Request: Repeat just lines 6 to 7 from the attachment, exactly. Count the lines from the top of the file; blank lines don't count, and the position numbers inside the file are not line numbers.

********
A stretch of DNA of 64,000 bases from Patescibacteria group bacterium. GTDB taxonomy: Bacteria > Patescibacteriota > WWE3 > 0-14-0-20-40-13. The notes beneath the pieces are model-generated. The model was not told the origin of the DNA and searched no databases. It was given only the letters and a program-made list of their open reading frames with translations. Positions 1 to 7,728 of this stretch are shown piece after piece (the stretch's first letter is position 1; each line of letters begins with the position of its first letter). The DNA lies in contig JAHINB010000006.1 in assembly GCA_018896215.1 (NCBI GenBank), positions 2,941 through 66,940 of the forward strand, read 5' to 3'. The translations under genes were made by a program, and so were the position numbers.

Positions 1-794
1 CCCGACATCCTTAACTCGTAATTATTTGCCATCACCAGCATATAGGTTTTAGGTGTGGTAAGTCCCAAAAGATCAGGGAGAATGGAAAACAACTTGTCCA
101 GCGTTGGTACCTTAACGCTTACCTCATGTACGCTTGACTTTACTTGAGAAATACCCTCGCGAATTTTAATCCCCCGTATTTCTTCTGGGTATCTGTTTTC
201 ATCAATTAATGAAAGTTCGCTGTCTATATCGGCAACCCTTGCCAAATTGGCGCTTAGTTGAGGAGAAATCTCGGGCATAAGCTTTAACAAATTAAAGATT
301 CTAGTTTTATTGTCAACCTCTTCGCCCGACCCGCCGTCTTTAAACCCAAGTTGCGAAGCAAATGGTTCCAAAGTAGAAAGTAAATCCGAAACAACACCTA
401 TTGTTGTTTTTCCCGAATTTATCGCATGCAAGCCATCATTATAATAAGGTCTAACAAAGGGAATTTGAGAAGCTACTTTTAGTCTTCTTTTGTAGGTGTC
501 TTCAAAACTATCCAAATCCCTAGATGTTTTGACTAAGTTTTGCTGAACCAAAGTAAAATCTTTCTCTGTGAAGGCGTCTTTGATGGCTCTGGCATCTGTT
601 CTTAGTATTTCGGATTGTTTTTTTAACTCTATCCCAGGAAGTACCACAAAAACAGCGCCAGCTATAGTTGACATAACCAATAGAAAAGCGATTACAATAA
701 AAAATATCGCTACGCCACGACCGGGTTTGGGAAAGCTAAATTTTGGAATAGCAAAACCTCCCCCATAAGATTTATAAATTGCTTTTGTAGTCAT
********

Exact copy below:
301 CTAGTTTTATTGTCAACCTCTTCGCCCGACCCGCCGTCTTTAAACCCAAGTTGCGAAGCAAATGGTTCCAAAGTAGAAAGTAAATCCGAAACAACACCTA
401 TTGTTGTTTTTCCCGAATTTATCGCATGCAAGCCATCATTATAATAAGGTCTAACAAAGGGAATTTGAGAAGCTACTTTTAGTCTTCTTTTGTAGGTGTC